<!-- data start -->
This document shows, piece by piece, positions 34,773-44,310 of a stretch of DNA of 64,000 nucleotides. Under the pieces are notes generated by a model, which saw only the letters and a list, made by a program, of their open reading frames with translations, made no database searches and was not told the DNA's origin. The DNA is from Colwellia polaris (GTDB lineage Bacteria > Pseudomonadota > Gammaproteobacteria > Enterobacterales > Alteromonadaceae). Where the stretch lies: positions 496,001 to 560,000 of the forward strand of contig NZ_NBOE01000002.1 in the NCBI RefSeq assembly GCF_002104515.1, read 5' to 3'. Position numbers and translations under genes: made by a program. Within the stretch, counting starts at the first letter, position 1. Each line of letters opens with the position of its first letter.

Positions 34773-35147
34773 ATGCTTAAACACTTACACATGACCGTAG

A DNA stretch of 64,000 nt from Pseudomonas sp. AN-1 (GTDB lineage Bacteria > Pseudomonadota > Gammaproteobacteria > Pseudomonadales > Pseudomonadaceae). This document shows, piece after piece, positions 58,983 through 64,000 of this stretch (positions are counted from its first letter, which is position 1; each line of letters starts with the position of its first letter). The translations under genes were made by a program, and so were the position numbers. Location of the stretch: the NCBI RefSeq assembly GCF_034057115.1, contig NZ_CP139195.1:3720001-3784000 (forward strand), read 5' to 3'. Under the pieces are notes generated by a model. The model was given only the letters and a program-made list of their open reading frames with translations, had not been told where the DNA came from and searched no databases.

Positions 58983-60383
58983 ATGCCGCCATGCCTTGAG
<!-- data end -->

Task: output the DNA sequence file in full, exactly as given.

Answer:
This document shows, piece by piece, positions 34,773-44,310 of a stretch of DNA of 64,000 nucleotides. Under the pieces are notes generated by a model, which saw only the letters and a list, made by a program, of their open reading frames with translations, made no database searches and was not told the DNA's origin. The DNA is from Colwellia polaris (GTDB lineage Bacteria > Pseudomonadota > Gammaproteobacteria > Enterobacterales > Alteromonadaceae). Where the stretch lies: positions 496,001 to 560,000 of the forward strand of contig NZ_NBOE01000002.1 in the NCBI RefSeq assembly GCF_002104515.1, read 5' to 3'. Position numbers and translations under genes: made by a program. Within the stretch, counting starts at the first letter, position 1. Each line of letters opens with the position of its first letter.

Positions 34773-35147
34773 ATGCTTAAACACTTACACATGACCGTAG

A DNA stretch of 64,000 nt from Pseudomonas sp. AN-1 (GTDB lineage Bacteria > Pseudomonadota > Gammaproteobacteria > Pseudomonadales > Pseudomonadaceae). This document shows, piece after piece, positions 58,983 through 64,000 of this stretch (positions are counted from its first letter, which is position 1; each line of letters starts with the position of its first letter). The translations under genes were made by a program, and so were the position numbers. Location of the stretch: the NCBI RefSeq assembly GCF_034057115.1, contig NZ_CP139195.1:3720001-3784000 (forward strand), read 5' to 3'. Under the pieces are notes generated by a model. The model was given only the letters and a program-made list of their open reading frames with translations, had not been told where the DNA came from and searched no databases.

Positions 58983-60383
58983 ATGCCGCCATGCCTTGAG